Neither groundbreaking nor especially penetrating, this warmhearted tale offers comfort to anyone coping with the loss of a...



Best-selling Cisneros (Caramelo, 2002, etc.) chronicles a search for a runaway cat that turns into a way to work through grief and discover community.

When Rosalind arrives in San Antonio after a three-day drive from Washington state, her cat, Marie, promptly takes off. “Marie had cried the whole way,” says the narrator. “I felt like crying and taking off too. My mother had died a few months before.” You can hardly call this fiction, since Cisneros tells us in the afterword that she wrote it in the wake of her mother’s death, that “the real Marie eluded capture for over a week,” and that the illustrations by San Francisco-based artist Hernández are portraits of Cisneros’ actual neighbors in San Antonio. Indeed, the tang of real life gives some needed grit to a rather anodyne account. As the narrator and Rosalind canvass the neighborhood in search of Marie, they encounter well-meaning folks who want to help but are preoccupied with their own lives. “We can do a river search on horseback,” says one neighbor. “But my kid is coming over this weekend. Can you wait till next week?” A “jogger mom” pushing a runner’s baby carriage doesn’t even wait to hear their plea, and other people are sympathetic but wrapped up in their own pain: One lost her mother and brother within a year; another has a sister battling cancer. These glimpses of selfishness and sorrow make up for some overly whimsical moments when the seekers question squirrels, dogs and cats and imagine their responses. The deliberately informal, rough-edged illustrations give a nice sense of Cisneros’ multicultural, bohemian neighborhood, and only die-hard cynics would begrudge the author her sweet but predictable culminating scene in which the narrator finds solace in a sense of unity with the natural world.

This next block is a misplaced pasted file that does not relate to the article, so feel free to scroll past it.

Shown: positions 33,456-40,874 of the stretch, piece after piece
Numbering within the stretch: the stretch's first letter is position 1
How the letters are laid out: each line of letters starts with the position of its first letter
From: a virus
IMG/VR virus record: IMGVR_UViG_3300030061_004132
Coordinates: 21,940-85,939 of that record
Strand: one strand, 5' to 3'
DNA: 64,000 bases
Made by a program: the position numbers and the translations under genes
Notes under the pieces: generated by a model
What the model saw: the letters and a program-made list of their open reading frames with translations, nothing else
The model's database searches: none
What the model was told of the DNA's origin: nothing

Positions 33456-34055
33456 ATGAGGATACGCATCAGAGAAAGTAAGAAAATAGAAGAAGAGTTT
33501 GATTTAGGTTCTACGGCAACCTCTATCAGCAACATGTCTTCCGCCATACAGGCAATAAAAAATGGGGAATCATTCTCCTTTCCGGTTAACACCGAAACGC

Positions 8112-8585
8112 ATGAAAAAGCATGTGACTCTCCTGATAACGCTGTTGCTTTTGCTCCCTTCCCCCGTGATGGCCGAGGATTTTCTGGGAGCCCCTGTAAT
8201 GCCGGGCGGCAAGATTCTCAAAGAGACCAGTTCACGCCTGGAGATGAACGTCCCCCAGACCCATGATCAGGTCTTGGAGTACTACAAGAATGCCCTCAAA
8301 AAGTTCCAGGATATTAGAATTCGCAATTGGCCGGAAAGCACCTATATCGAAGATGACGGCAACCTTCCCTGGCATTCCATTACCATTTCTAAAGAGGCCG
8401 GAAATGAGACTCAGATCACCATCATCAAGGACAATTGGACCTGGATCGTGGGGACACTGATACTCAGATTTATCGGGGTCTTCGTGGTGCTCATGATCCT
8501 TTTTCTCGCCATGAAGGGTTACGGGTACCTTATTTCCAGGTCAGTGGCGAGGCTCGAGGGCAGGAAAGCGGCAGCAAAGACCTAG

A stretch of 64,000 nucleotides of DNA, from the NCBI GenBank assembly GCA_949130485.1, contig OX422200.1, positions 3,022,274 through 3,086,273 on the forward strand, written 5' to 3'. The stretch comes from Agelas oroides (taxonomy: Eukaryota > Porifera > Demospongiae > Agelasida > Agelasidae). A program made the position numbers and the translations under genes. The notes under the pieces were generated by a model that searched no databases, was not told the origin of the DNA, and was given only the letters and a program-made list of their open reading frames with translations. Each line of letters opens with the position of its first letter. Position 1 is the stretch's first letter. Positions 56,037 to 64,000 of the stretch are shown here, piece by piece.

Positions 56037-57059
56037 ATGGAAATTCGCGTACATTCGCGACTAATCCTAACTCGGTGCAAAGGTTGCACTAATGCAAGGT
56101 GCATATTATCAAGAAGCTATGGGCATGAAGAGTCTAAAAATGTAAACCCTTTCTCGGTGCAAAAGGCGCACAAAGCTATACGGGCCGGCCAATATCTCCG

Neither groundbreaking nor especially penetrating, this warmhearted tale offers comfort to anyone coping with the loss of a loved one.

Pub Date: Oct. 8, 2012

ISBN: 978-0-307-59794-6

Page Count: 112

Publisher: Knopf

Review Posted Online: Sept. 2, 2012

Kirkus Reviews Issue: Sept. 15, 2012

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Dark and unsettling, this novel’s end arrives abruptly even as readers are still moving at a breakneck speed.


Ten years after her teenage daughter went missing, a mother begins a new relationship only to discover she can't truly move on until she answers lingering questions about the past.